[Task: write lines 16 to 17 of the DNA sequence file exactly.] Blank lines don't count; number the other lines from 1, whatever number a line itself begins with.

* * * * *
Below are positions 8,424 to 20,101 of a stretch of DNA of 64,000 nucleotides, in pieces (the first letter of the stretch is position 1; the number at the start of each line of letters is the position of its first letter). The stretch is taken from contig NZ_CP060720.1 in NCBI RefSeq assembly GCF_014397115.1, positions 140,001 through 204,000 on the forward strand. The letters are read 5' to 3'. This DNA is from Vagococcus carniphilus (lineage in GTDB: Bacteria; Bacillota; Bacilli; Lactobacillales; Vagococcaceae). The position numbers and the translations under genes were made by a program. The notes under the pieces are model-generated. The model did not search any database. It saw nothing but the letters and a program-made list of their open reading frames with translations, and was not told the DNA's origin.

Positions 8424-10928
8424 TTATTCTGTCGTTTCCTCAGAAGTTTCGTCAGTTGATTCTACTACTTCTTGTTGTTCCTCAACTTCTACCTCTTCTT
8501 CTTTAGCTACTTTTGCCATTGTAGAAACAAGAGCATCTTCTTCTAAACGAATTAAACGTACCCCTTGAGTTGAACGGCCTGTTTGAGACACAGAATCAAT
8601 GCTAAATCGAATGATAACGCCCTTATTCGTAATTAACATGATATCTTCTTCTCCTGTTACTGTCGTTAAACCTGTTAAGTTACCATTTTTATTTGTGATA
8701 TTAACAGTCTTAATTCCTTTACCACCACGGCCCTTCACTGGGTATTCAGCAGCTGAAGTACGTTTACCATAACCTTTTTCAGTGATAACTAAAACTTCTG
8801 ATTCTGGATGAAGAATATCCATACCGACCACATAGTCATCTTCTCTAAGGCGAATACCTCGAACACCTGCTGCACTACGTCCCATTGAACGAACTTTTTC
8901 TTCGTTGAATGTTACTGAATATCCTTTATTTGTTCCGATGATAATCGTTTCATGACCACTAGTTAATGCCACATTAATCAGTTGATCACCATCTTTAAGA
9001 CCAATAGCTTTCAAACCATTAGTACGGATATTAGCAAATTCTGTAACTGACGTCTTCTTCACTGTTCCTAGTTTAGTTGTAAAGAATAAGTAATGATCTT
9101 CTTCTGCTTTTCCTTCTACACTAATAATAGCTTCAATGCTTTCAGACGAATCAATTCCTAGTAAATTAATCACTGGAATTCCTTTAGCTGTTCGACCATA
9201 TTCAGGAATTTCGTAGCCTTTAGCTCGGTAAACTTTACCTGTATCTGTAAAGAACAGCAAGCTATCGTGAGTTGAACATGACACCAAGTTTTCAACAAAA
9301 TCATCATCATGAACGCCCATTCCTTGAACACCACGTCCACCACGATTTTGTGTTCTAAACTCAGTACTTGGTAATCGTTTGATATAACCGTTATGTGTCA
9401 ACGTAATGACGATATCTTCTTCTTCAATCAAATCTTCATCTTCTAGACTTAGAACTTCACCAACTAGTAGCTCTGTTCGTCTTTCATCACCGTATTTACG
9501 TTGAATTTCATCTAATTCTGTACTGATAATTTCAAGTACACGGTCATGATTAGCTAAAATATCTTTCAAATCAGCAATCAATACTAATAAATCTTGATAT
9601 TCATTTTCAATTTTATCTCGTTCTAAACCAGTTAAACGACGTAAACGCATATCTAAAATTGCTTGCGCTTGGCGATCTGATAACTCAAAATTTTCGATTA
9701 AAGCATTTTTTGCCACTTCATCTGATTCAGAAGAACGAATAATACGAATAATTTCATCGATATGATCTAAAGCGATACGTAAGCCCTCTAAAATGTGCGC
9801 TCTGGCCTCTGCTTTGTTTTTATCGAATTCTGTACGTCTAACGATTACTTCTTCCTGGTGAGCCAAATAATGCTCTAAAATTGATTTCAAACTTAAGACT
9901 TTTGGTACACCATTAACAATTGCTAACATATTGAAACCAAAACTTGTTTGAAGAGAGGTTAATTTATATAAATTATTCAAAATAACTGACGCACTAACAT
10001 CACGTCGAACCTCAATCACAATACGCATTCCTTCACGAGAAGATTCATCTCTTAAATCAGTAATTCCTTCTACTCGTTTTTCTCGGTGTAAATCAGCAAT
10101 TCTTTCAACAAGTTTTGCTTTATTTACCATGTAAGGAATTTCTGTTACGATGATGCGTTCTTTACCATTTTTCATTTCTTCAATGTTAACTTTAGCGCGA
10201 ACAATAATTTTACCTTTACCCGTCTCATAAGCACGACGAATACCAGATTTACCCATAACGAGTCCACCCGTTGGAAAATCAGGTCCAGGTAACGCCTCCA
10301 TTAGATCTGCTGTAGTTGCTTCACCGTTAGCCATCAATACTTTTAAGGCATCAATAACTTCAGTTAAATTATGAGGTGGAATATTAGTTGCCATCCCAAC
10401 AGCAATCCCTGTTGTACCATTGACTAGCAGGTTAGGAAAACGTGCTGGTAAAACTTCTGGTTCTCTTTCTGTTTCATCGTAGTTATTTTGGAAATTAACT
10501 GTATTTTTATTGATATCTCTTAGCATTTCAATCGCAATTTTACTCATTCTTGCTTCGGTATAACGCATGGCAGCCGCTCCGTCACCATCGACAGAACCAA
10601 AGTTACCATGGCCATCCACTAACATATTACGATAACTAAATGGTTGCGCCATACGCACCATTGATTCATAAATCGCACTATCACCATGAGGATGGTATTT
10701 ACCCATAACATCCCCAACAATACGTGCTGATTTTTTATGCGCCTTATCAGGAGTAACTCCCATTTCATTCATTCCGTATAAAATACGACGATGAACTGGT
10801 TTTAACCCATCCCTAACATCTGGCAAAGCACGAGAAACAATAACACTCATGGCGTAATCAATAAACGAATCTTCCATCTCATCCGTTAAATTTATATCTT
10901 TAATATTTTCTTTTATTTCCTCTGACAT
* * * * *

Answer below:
9701 AAGCATTTTTTGCCACTTCATCTGATTCAGAAGAACGAATAATACGAATAATTTCATCGATATGATCTAAAGCGATACGTAAGCCCTCTAAAATGTGCGC
9801 TCTGGCCTCTGCTTTGTTTTTATCGAATTCTGTACGTCTAACGATTACTTCTTCCTGGTGAGCCAAATAATGCTCTAAAATTGATTTCAAACTTAAGACT